Could Brexit force the UK into negative interest rates?

Brexit - accidental landlords
Thursday September 5, 2019

Last month Denmark’s Jyske Bank made history by launching 10 year loans at a rate of -0.5%. The move effectively means that the bank is paying customers to borrow money (bar sign up charges) and is a signal that some more cautious investors would rather get their money back at a slightly lower rate than invest in riskier options.

In light of this Paul Welch, Founder and CEO of Large Mortgage Loans, commented on this topic.

What are your thoughts on Jyske Bank’s move into negative rates?

The length of the loan on offer is perhaps the most sobering element, as it shows just how long investors believe the economic slump may last. This comes in a country that first saw interest rates drop below zero in 2012 and where analysts predict they won’t get above 0% until 2021 so there is context here to take into account.

However, the Leave camp has often cited the ‘Denmark deal’ as an example of how an economy can achieve success out of the EU, with some of the benefits attached. If we’re looking to their economy as a marker of success, people should be aware that Denmark uses monetary policy to defend its peg to the Euro. Therefore, out of the EU, it could signal the UK’s monetary policy doing the same, meaning we can’t rule out negative interest rate territory.

Do we think the UK could follow suit?

The Bank of England Governor Mark Carney has long been thwarted from delivering on his strategy of slow and stable rate rises by uncertainty over Brexit.

If we are headed for a recession – which would certainly tie in with the global picture – the BoE may need to cut rates aggressively and with interest rates now standing at 0.75% there isn’t a huge way for them to drop before we hit zero and potentially below.

What’s the impact for customers?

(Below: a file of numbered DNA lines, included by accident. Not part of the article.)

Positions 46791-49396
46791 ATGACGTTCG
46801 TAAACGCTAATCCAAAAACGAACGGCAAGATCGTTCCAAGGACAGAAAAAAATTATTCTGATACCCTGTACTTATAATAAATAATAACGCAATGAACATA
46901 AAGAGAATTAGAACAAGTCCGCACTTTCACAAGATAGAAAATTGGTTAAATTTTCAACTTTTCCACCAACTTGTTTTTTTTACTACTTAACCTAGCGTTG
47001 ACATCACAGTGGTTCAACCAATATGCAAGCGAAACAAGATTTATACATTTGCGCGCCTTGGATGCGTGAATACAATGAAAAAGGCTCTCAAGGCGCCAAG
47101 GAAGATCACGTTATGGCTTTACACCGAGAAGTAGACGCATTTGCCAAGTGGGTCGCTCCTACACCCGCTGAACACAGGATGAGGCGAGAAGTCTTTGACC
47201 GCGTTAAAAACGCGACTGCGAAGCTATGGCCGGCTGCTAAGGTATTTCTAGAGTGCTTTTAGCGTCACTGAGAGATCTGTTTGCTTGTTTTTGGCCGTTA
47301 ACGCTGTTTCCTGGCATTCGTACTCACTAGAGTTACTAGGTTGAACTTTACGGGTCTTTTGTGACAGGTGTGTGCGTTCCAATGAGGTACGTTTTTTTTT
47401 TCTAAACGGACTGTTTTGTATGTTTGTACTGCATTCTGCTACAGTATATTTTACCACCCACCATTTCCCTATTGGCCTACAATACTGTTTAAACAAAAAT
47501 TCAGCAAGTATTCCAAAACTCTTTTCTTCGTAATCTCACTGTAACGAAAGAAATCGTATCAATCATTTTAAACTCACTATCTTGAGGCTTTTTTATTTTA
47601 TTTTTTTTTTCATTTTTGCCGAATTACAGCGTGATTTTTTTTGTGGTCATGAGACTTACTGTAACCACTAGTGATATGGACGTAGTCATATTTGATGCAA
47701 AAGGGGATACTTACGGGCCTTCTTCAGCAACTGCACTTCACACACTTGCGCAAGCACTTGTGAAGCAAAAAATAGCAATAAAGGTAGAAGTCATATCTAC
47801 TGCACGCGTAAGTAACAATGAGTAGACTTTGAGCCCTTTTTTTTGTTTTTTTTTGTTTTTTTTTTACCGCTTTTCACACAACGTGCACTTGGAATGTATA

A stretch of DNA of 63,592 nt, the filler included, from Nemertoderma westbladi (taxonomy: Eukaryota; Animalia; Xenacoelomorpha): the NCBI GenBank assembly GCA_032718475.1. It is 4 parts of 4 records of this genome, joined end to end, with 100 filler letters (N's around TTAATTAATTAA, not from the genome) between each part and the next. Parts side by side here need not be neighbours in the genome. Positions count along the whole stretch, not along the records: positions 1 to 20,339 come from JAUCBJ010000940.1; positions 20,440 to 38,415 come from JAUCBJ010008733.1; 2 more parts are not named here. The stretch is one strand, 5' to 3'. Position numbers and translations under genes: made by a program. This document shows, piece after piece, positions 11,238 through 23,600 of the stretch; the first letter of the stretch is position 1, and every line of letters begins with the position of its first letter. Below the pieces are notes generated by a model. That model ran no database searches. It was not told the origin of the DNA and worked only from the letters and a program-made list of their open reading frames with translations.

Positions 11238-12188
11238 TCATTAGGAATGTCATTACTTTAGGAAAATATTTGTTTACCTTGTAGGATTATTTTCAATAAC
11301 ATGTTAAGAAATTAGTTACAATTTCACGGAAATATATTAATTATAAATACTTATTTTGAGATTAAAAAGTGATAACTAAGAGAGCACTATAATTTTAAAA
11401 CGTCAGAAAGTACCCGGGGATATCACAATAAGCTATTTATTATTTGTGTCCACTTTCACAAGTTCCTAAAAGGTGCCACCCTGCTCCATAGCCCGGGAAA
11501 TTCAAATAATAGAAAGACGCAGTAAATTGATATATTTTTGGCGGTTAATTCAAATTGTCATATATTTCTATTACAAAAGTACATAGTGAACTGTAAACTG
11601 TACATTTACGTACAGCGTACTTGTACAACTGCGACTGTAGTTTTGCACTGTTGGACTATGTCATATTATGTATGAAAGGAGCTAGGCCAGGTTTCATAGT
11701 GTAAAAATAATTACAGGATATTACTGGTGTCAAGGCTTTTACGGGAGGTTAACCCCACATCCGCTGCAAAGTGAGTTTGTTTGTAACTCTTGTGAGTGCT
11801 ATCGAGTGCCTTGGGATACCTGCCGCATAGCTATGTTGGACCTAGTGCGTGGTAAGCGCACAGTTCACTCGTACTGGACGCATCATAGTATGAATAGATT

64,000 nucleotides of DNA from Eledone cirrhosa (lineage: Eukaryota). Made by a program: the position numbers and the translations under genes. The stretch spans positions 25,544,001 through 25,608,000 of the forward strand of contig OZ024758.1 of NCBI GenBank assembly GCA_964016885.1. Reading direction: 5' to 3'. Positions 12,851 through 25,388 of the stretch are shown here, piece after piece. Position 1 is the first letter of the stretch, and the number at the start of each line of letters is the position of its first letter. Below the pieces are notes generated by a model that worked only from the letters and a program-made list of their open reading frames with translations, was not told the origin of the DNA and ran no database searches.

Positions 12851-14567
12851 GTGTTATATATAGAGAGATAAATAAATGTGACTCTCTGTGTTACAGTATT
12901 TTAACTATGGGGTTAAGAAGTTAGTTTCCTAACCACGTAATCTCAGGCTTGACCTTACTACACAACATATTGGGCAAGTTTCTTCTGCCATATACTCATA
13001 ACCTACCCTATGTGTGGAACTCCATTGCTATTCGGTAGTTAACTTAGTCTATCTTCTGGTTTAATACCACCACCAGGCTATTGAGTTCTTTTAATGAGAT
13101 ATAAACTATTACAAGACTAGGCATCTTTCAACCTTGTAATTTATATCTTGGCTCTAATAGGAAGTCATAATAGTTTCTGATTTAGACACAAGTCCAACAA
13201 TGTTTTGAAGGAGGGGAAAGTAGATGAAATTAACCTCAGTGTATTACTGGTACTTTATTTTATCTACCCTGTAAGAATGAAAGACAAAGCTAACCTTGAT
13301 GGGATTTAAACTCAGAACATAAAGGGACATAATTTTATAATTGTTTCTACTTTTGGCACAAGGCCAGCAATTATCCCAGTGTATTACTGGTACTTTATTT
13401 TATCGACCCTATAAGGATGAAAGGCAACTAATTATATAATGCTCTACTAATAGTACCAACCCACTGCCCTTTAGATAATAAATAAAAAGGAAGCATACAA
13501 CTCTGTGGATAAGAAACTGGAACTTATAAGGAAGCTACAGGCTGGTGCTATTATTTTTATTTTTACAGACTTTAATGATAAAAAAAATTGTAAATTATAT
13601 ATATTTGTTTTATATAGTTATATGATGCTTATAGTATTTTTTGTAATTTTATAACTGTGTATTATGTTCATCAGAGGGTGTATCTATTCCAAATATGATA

Obviously in a scenario like this borrowers benefit the most. As their lending costs reduce, they have more money in their pockets to spend on goods and services, which has an overall affect in improving the economy.

I believe the biggest impact for the UK would be a sharp readjustment in asset values. We have seen a house price readjustment in most areas and negative interest rates would mean wider access to borrowing, leading to it truly becoming a buyers’ market. Overseas cash buyers are already finding London to be a very strong investment due to the weak pound, and this move would likely only fuel overseas investment further.

What’s the impact for high net worth individuals?

In the case of Denmark, whilst the bank is giving with one hand, it’s taking away with another and has announced plans to charge wealthier customers a fee. Deposits which rise above 7.5 million kroner (£1.1 million) will be subject to a -0.6% rate. Jyske are not the only ones to declare such charges, they follow UBS Group AG and Credit Suisse Group AG, who have taken similar steps.

This could be something we see replicated in the UK and, once it’s established, we may find it’s a move the banks don’t repeal even if the economic picture improves.

Overall, the picture for high net worth individuals is still prosperous. They could be able to snap up multi-million pound properties at the lowest values we’ve seen in a long time, paying next to nothing on their interest rates. However, they’ll need to be in it for the long term. If they’re looking to the short term, their investments will no doubt be on the riskier side but as we all know, risk=reward.

What’s your advice for borrowers?

Keep an eye out for the interest rate cuts and when they come, take advantage and switch or remortgage to the best rate you can get.

What a lot of borrowers don’t realise is that there are ways to take advantage of lower interest rates whilst holding onto the security of a fixed rate. There are hybrid options out there where 50% of your mortgage can be held on a fixed rate and 50% on a variable rate. These are great options, but they’re not taken up often enough. A regular broker is unlikely to recommend it and you need to seek out a specialist such as Large Mortgage Loans.

On a hybrid option, you can take advantage of lower rates if they drop (and we suspect they will) but also benefit from the security of a fixed low rate in the long term, which gives you peace of mind.  If rates were to end up in at 0% or in negative territory, on a hybrid you would only be paying half your mortgage but still servicing the full monthly payment – what a fantastic thought!

Your home or property may be repossessed if you do not keep up repayments on your mortgage.

Changes in the exchange rate may increase the sterling equivalent of your debt.

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